"We like the material because of its excellent heat transfer when stapled-up," said Yates. "The tubing, by design, is slightly flattened against the underfloor when stapled into position. This greatly increases the surface area for contact with subfloor, moving heat out of the tubing and into the floor, without metal plates. Its rope-like flexibility gives it two other key advantages for a job like this. It's easy to install, so we spend a lot less time on the installation, unlike PEX, which has a mind of its own. And, most important for this job, this was the only tubing we could use to weave between the thousands of protruding metal nails driven through the subfloor when the home's hardwood flooring was applied."
According to Yates, had they used a less flexible radiant tubing, most of the flooring nails would have been removed, a time-consuming and costly process.
"We've tried snipping them off in the past, but that still leaves behind a sharp little stub which is still a threat to the tubing and clearly prevents good contact between the tubing, or metal plates, if they're used. This puts a stop to good thermal transfer, defeating the whole purpose."
Yates explained that they learned about flooring nails the hard way. A few years ago, his firm undertook a PEX staple-up job under a large great room with hardwood flooring.
"We knew we were in for a rough time!" exclaimed Yates. "The joist bays [had] oodles of sharp staple-nails hanging down like tiny sabers."
The boiler that Yates installed is a fully modulating, sealed combustion, 85+% AFUE LP gas Endurance boiler/water heater made by Laars. Its internal bypass, pump, heat exchanger and 20-gal. stainless steel storage tank matched it nicely to the Hammer's needs.
"We wanted to get the domestic water capability because their buildergrade electric water heater wasn't saving them any money, either," said Yates. "An all-in-one package really appealed to the homeowners. We were glad to disconnect the old one."
The new system automatically adjusts to the home's varied needs and heat demand, from 57% draw to fullfire (or, from 61,800 Btuh to 108,200 Btuh). The unit's built-in microprocessor monitors boiler, tank and flow temperatures and has a diagnostic display to simplify servicing. The boiler also has a hot surface ignition system, builtin freeze protection, a pump exerciser to keep the pump corrosion-free, and an overheat thermostat.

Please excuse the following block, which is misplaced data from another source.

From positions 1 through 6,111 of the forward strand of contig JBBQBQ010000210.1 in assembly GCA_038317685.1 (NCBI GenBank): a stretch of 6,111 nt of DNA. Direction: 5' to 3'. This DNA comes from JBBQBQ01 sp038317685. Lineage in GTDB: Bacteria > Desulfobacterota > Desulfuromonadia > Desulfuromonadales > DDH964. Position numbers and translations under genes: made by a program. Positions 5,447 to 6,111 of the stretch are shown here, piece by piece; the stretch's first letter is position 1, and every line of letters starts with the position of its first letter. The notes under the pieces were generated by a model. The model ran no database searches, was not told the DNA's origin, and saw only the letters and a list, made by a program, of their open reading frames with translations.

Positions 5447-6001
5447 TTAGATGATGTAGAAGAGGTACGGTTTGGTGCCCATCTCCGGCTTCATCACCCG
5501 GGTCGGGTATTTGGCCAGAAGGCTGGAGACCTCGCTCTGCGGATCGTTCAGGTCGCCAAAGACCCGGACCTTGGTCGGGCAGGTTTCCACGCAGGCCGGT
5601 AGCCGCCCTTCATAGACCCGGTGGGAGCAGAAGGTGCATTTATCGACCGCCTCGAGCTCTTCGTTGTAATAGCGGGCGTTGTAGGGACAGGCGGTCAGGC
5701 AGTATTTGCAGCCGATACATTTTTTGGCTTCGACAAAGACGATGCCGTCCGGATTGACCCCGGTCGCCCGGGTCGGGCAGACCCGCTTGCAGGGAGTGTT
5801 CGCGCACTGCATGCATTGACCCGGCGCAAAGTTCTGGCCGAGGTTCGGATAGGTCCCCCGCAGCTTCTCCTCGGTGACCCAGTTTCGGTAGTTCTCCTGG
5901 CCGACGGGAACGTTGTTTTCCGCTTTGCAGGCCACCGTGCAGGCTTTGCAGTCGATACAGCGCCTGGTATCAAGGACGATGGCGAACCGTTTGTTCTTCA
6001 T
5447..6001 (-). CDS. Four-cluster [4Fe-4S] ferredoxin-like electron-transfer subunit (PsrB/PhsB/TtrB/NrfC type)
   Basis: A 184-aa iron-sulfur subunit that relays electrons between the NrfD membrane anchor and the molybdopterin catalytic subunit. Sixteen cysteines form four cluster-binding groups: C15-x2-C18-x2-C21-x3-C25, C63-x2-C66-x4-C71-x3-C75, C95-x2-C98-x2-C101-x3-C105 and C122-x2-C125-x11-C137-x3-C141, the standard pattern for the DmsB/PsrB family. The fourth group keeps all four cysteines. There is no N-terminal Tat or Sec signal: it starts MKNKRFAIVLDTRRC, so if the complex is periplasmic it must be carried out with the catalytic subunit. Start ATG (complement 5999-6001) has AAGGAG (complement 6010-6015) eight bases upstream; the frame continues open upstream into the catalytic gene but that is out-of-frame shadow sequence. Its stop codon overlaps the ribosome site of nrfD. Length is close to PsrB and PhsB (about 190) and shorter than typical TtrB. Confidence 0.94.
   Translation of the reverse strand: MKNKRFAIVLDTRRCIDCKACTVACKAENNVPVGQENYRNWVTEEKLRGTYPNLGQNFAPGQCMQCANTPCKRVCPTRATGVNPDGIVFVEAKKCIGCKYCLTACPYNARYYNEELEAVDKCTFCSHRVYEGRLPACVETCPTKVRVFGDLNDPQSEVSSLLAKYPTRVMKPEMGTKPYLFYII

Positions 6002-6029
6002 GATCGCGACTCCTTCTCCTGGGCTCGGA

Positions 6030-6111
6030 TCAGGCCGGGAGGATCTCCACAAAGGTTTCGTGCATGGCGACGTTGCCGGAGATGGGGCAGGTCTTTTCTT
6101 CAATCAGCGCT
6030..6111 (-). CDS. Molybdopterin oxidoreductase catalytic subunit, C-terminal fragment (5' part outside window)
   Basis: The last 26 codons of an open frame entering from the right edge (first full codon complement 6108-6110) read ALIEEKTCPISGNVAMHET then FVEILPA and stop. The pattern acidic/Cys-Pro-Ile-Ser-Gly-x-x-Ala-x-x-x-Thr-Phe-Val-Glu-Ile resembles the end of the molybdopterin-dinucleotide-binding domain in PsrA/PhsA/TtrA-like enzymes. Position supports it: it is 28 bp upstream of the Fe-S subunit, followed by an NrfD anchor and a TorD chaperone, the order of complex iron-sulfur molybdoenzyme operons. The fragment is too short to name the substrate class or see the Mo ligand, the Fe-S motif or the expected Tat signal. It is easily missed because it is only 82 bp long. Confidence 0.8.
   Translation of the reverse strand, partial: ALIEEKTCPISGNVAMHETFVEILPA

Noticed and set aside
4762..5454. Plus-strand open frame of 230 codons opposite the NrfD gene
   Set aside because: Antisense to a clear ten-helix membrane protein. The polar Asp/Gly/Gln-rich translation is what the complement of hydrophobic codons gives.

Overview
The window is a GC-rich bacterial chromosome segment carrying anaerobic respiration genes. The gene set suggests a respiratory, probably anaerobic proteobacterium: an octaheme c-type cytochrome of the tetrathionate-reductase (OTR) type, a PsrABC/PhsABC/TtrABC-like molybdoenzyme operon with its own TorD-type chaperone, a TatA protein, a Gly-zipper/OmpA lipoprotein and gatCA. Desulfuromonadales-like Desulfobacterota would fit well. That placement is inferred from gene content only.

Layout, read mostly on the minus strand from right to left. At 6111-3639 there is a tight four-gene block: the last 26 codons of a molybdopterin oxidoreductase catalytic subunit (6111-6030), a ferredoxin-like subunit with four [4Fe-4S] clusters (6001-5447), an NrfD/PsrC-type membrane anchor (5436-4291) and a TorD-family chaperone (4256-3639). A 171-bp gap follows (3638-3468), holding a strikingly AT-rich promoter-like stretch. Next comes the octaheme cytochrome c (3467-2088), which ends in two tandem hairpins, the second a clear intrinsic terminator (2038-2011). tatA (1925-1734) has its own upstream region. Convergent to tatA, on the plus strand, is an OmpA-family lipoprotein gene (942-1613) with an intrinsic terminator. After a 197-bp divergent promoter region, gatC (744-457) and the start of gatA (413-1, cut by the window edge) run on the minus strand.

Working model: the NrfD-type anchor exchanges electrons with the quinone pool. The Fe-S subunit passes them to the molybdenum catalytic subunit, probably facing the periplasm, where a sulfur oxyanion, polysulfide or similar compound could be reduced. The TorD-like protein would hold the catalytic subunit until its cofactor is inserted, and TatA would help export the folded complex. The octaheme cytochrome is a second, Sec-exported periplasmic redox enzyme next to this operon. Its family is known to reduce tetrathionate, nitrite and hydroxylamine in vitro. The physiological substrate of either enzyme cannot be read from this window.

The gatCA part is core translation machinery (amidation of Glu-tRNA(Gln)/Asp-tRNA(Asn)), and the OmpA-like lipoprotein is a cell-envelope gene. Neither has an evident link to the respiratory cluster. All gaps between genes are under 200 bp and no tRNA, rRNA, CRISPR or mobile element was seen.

(Gas is supplied by a 500-gallon LP tank installed by the local supplier. Brian Hammer decided place the tank next to a new garden shed 40 ft. from the house, then trenched a line to a point of entry at the far end of the basement. Yates used corrugated stainless steel tubing to supply the boiler.)
"We're now free to invite guests over during the winter months," said Crystal Hammer. "That's something we simply weren't comfortable with before. Another thing we like is the unlimited hot water for showers. Before the new system was installed, we were limited to just two short showers, with a long wait in-between for the water heater to heat up again. Then, two more. We don't 'take numbers' any more."
"After several winters in our home where we just endured the cold, it's hard to describe the comfort we have today," said Brian Hammer. "We used to scan the newspaper anxiously for winter temperatures. When cold temperatures were predicted, that meant we'd be cold inside — sometimes really cold. Then we worried about the utility bill. It was like a cycle of worry. It was awful. Today, we have such a sense of peace about the home and being in it. The weather page is the last page we turn to, not the first. And we enjoy warmth in the home, not discomfort."
In January 2004, the Hammers saved more than $100 when paying their first utility bill with the new system in place, and that was just for the last 18 days of the month. For February, the savings were more than $200.
Recently, the electric utility audited electric use at their house. The Hammers, who pay electric on a budget plan that averages monthly costs, were pleasantly surprised to see their monthly budget amount drop from $161/month to $78/month.
"Substantial savings with no compromise to comfort," said Brian Hammer. "We can live with that."